Montrose students who want to go to college, but don’t necessarily have the means or resources, have a chance to significantly offset the costs associated with attending a university.

That’s after the Chang Chavkin Scholars Program, which awards recipients $60,000 and support throughout the recipients’ college careers, added Montrose High School students to the list of those allowed to apply, making it the sixth, along with Ouray High School, Ridgway Secondary, Telluride High School, Telluride Mountain School, Nucla High School and Norwood High School.

Schools in other Western Slope towns, like Durango, were in the running, but Valene Baskfield, director for the Chang Chavkin program, said Montrose had the means to connect the program with the right students and to help students through the application process.

Baskfield was at MHS Friday during lunch to make Montrose students aware of the program and show them how to apply for the program.

The main criteria are that the applicant is first-generation, meaning neither parent has a four-year degree, and that the student is in need and is high achieving, although Baskfield admitted “need” is not the same for everyone.

She said someone who has parents with decent income, but wants to attend Stanford, which has a tuition of more than $40,000 per year, might still be eligible for the scholars program.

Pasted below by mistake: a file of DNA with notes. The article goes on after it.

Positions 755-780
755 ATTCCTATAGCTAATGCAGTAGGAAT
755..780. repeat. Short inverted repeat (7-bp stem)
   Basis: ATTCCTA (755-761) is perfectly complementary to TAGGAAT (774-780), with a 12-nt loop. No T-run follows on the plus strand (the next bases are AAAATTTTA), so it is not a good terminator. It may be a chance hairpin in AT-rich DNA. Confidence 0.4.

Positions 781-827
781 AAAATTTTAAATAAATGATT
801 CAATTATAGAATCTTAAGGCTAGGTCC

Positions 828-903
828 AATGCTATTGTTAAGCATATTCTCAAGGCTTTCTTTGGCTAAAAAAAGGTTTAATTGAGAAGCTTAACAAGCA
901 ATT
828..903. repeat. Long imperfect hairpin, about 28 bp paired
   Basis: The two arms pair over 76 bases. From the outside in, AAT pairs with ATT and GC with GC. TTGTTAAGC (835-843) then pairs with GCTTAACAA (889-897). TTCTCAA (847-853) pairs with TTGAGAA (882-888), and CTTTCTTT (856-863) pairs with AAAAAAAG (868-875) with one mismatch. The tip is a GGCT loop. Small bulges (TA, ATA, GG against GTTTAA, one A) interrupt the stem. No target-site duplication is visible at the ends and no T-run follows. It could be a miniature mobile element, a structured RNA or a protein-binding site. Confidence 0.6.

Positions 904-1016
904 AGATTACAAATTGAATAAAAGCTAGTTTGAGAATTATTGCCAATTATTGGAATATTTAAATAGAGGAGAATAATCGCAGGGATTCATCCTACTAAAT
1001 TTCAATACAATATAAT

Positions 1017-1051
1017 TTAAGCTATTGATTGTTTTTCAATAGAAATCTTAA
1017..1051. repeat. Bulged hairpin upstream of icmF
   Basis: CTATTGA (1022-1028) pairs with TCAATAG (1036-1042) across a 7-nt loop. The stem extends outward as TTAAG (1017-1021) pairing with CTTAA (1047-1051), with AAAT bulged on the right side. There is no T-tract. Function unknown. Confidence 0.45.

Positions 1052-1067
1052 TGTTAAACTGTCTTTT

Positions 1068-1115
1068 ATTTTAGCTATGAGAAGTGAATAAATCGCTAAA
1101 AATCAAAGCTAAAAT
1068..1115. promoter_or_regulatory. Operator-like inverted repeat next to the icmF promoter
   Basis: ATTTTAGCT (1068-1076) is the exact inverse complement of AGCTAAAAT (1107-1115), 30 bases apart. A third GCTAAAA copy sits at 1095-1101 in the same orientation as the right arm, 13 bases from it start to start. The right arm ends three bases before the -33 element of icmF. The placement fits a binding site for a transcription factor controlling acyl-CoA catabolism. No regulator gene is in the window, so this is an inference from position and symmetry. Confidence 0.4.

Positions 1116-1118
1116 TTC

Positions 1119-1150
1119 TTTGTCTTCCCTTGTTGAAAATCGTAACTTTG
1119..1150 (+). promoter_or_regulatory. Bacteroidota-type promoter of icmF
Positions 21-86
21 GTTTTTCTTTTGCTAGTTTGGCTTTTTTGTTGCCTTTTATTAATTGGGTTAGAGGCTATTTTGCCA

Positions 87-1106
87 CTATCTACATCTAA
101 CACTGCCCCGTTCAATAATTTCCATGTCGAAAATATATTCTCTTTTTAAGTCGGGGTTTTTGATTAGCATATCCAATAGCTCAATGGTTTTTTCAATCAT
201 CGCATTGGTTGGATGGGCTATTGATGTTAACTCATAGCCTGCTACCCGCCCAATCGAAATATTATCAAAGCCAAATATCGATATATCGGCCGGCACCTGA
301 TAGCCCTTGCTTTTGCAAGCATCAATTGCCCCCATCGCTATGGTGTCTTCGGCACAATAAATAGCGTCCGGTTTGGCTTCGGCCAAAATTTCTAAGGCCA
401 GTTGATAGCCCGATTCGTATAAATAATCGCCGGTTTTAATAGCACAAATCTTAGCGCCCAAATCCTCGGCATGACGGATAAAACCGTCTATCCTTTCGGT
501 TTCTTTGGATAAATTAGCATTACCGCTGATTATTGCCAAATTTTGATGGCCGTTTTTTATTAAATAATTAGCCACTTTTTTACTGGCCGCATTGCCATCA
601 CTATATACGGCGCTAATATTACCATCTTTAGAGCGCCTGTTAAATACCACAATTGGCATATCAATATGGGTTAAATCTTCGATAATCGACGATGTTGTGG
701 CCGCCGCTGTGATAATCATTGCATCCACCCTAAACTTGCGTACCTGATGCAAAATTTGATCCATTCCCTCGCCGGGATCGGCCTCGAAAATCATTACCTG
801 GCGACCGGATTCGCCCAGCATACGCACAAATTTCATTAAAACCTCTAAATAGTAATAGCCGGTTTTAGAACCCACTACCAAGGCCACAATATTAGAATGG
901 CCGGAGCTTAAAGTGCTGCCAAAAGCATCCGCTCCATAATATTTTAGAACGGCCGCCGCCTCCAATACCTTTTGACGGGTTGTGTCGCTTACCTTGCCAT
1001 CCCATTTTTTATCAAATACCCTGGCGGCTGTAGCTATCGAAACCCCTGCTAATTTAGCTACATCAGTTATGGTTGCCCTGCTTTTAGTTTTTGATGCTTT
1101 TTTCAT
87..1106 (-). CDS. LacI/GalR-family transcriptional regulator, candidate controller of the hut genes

Laura Chang and Arnie Chavkin started the program due to the lack of resources in rural Colorado, and specifically on the Western Slope.

“Local rural access to college is a big deal, and there aren’t many resources here like there are in urban areas,” Baskfield said, adding that the goal is to help the program’s scholars get through college “as debt-free as possible.”

The goal is to connect high-achieving students with the university that is the best fit for that student. Some previous recipients have attended schools like Colorado Mesa University in Grand Junction. Others have gone on to bigger schools, like Cornell.

Baskfield said the scholarship helps students to achieve their goals and avoid settling on a university they may not want to attend. That’s been the best part, is opening doors where there weren’t open doors before,” she said.

Applicants must fill out an application, then go through an interview process to be selected, and there are four selected each year. A Montrose student won’t likely be chosen every year, and there is no quota for how many students at a given school will receive a scholarship.

The 2020 recipients, for instance were comprised of one Ouray High School student, one Norwood student and one Nucla student.

High school juniors are eligible to apply. The program, along with providing the scholarship money, also helps students choose the right college and helps connect them to needed resources throughout their college careers.

Baskfield said the program keeps in touch with its scholars until graduation and attempts to fill students’ needs on an individual basis.

Justin Tubbs is the Montrose Daily Press managing editor. 

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